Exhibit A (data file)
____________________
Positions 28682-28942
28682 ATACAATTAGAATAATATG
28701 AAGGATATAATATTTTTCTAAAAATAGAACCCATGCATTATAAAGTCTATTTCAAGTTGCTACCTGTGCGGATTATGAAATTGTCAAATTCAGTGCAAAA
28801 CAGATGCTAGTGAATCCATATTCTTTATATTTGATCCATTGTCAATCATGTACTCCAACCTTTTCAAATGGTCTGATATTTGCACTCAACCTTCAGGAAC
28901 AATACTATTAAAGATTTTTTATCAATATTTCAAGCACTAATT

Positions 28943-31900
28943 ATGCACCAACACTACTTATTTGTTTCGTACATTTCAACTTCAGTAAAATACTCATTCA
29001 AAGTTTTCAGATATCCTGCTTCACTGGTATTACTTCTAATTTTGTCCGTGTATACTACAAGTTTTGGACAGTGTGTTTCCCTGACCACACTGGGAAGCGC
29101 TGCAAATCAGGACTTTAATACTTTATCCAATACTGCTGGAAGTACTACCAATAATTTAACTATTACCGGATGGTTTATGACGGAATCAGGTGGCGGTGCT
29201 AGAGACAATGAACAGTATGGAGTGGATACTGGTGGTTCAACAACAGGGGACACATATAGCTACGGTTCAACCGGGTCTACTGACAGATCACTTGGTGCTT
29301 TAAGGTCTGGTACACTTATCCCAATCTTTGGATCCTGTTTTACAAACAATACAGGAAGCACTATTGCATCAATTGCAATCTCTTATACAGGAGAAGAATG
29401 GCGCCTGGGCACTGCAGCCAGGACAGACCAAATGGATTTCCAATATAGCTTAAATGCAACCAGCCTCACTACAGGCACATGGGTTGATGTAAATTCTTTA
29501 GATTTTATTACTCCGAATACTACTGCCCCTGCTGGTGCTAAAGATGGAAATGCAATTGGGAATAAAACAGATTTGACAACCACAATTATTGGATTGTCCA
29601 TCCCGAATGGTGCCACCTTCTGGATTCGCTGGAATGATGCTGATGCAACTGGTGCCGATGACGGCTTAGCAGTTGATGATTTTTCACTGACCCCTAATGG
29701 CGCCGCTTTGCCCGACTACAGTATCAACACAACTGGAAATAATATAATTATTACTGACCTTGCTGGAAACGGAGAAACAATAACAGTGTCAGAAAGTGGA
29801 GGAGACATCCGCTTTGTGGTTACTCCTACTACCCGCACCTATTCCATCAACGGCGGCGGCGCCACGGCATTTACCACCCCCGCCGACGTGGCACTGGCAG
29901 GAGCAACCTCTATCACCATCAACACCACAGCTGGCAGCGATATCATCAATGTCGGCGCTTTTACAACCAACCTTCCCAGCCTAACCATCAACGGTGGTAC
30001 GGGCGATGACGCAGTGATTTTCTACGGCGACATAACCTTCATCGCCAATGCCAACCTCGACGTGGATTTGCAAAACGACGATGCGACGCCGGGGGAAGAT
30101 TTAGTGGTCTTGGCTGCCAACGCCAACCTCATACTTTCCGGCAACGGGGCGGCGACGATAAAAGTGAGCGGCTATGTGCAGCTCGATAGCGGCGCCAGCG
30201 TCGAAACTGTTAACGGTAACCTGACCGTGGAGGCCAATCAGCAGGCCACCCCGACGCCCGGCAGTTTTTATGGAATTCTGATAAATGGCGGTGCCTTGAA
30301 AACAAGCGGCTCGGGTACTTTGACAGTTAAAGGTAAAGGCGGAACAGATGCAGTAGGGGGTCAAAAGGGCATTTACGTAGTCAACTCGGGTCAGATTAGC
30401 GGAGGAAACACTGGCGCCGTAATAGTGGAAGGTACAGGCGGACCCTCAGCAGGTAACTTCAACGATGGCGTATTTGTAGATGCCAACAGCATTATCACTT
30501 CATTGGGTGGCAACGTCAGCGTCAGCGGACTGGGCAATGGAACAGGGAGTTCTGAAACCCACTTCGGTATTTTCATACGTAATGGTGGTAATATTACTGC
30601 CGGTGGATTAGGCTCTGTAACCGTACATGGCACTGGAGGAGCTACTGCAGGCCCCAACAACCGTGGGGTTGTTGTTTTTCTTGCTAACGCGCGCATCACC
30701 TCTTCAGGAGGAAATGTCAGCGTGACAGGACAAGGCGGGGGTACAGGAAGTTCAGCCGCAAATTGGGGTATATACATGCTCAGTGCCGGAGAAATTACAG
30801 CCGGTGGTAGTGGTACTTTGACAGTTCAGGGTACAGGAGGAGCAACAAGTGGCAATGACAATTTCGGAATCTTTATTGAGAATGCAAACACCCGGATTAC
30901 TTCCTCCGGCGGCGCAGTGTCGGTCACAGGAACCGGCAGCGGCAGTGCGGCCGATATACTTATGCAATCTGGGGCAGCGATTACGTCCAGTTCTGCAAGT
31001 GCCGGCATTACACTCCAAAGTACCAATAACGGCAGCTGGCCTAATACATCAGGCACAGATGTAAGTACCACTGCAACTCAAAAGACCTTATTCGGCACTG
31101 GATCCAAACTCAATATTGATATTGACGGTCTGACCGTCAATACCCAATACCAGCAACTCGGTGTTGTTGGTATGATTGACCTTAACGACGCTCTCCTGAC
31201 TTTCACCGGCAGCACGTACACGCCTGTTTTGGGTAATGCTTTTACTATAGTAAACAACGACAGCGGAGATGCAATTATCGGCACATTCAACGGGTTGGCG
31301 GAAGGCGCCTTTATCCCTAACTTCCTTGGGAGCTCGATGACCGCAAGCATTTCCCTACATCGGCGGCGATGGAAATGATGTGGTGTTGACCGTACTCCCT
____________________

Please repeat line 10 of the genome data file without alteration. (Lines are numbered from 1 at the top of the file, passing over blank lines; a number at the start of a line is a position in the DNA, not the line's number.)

29201 AGAGACAATGAACAGTATGGAGTGGATACTGGTGGTTCAACAACAGGGGACACATATAGCTACGGTTCAACCGGGTCTACTGACAGATCACTTGGTGCTT